News about the health and beauty of the natural world that sustains us.
Robert Stone's Earth Days combines footage from the birth and youth of the modern environmental movement with interviews with several of its pioneers and early advocates. Originally chosen for closing night of the 2009 Sundance Film Festival, Earth Days has been playing at festivals and in select theaters during the past months, and is scheduled to premier on Facebook, April 11, and on PBS, April 19 and April 22, in celebration of Earth Day's 40th anniverary.
A press preview was sent to us, and we were confronted with images of a 1950s, post-war America, filled with the urge to aquire bigger, better and more stuff. We took a black-and-white walk down a forest path with Rachel Carson, while one commentator's voiceover expressed that, before Silent Spring, there existed an assumption that living could only be made better through science. We saw the environmental movement come of age in the late 1960s, and 20 million supporters take to the streets on behalf of the planet on the first Earth Day, April 22, 1970.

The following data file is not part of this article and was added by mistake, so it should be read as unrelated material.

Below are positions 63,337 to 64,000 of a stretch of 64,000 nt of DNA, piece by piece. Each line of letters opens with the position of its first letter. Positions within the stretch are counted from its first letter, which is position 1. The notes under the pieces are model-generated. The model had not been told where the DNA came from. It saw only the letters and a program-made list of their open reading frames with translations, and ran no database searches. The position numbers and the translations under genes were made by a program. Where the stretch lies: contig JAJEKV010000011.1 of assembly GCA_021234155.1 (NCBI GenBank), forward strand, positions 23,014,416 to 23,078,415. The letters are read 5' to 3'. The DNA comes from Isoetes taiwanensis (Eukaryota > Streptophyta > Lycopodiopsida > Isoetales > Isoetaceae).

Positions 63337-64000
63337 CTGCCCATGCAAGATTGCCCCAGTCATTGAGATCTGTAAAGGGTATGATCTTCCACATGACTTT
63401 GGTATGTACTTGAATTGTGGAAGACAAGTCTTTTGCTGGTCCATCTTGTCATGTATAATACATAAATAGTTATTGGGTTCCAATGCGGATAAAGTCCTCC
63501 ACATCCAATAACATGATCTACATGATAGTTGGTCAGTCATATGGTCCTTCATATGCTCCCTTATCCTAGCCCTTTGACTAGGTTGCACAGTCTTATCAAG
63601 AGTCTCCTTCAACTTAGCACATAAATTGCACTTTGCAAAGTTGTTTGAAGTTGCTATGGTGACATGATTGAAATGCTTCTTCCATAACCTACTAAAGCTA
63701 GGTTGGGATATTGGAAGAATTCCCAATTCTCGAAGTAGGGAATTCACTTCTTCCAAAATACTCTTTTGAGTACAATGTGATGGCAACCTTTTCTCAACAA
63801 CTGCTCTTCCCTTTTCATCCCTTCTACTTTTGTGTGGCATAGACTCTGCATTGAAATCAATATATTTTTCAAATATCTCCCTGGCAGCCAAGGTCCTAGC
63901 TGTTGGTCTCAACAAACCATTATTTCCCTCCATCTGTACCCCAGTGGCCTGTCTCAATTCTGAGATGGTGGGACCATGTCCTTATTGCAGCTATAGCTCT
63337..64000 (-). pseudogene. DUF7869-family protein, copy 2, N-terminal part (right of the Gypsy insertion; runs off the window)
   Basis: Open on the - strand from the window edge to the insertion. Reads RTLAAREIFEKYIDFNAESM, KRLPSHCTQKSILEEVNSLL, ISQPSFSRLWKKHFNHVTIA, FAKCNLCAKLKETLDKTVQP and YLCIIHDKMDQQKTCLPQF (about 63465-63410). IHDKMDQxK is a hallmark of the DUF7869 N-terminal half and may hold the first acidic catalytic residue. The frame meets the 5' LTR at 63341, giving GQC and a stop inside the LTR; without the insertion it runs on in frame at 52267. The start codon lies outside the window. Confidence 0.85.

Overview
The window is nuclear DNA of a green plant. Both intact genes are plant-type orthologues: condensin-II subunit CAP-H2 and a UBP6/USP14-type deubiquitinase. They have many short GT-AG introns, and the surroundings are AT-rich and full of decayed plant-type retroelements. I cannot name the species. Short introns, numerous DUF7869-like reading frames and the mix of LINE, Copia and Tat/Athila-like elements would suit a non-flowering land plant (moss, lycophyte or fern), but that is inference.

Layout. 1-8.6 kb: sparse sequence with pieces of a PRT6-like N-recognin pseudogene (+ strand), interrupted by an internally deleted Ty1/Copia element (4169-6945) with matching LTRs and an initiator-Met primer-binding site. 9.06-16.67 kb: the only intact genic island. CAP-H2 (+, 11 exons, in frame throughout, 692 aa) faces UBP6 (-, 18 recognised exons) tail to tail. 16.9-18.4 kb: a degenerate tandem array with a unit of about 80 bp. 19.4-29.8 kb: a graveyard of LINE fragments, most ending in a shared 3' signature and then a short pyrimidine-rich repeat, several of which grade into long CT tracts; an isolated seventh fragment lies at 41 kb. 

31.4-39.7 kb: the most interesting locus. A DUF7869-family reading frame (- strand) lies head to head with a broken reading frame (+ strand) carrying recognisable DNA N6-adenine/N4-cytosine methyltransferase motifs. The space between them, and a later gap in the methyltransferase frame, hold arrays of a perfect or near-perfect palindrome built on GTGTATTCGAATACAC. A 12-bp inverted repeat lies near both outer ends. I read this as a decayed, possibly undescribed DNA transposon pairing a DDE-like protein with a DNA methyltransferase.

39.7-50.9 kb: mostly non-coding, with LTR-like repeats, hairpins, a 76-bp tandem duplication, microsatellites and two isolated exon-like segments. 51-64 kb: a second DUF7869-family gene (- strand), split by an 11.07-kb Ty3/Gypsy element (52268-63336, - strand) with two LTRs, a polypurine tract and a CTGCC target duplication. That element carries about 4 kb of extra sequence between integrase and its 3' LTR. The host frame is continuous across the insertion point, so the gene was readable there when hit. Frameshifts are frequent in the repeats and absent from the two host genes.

Earth Days contains as many, if not more, shocking moments as scenes of pride and celebration. You may find yourself flinching at the depiction of children in a swimming pool being directly sprayed with pesticides. Stone has not created a warm, fuzzy tribute to the founders of the modern environmental movement, but an honest, in-depth look at the trials and triumphs of an effort still causing great controversy today. In fact, you may find oddly familiar the dissenters of several decades ago.
Regardless of whether you lived through much of this history, or, like me, your earliest memories of environmental issues involve an excess of "save the animals" films generated in the 1990s, this documentary, chronicling several decades of our past, is worth 102 minutes of your present.
Top: Stewart Brand's button, "why haven't we seen a photo of the whole earth yet," was instrumental in building awareness of environmental issues. Bottom: Earth Days creator Robert Stone. Photos courtesy of Zeitgeist Films.